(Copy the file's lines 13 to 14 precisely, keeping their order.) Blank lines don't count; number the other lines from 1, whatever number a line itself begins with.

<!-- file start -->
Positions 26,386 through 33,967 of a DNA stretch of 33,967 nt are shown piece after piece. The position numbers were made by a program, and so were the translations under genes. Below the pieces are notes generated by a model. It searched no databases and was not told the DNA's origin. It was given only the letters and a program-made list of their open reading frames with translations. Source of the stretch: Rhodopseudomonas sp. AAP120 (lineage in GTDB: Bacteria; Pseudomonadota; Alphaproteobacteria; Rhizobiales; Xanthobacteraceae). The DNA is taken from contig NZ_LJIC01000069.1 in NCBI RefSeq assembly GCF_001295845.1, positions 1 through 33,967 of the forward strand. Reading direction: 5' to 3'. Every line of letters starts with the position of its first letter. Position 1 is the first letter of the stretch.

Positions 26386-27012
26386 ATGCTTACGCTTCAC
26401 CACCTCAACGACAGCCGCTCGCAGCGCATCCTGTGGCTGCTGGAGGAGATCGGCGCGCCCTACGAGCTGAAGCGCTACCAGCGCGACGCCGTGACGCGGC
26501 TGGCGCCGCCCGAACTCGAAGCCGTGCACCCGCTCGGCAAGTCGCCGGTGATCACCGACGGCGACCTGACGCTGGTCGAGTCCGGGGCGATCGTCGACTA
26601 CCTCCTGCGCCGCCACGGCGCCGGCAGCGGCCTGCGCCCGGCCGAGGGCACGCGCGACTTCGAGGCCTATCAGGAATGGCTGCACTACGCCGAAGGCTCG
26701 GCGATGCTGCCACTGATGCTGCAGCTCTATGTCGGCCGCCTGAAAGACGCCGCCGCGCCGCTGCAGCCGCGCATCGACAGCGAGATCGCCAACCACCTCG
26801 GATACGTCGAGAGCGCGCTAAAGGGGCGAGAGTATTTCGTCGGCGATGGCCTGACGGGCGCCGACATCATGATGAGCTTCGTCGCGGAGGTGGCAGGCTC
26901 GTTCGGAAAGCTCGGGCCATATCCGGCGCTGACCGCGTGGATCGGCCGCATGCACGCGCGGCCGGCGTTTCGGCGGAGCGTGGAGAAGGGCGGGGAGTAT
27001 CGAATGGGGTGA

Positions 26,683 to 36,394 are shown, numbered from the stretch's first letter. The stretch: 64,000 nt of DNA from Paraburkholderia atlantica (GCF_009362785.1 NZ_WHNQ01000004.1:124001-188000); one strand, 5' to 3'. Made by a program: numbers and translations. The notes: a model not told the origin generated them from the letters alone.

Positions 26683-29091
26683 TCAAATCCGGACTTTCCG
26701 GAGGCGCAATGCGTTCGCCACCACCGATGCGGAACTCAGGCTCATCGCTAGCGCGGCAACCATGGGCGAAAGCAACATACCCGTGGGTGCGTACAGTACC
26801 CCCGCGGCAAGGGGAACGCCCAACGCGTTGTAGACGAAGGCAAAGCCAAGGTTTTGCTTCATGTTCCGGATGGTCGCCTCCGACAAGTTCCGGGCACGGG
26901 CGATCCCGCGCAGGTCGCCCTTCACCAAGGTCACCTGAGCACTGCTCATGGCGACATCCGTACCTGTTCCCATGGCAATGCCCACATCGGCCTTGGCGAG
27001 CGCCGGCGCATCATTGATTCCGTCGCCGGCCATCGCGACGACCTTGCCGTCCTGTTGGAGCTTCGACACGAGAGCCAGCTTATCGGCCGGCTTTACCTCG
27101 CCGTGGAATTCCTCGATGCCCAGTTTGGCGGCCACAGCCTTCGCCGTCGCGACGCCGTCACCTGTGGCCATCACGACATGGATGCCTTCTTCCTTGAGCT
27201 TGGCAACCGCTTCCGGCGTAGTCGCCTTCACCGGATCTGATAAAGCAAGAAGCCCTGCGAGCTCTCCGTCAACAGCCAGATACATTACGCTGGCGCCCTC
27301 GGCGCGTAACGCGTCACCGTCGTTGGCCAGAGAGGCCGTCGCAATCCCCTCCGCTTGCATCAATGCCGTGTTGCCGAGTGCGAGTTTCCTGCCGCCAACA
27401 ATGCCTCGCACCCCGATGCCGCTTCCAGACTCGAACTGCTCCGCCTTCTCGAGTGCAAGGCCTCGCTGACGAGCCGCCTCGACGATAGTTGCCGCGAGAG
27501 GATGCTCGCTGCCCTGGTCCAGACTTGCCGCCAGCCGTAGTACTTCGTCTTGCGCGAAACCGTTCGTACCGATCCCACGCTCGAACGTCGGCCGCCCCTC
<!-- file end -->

26683 TCAAATCCGGACTTTCCG
26701 GAGGCGCAATGCGTTCGCCACCACCGATGCGGAACTCAGGCTCATCGCTAGCGCGGCAACCATGGGCGAAAGCAACATACCCGTGGGTGCGTACAGTACC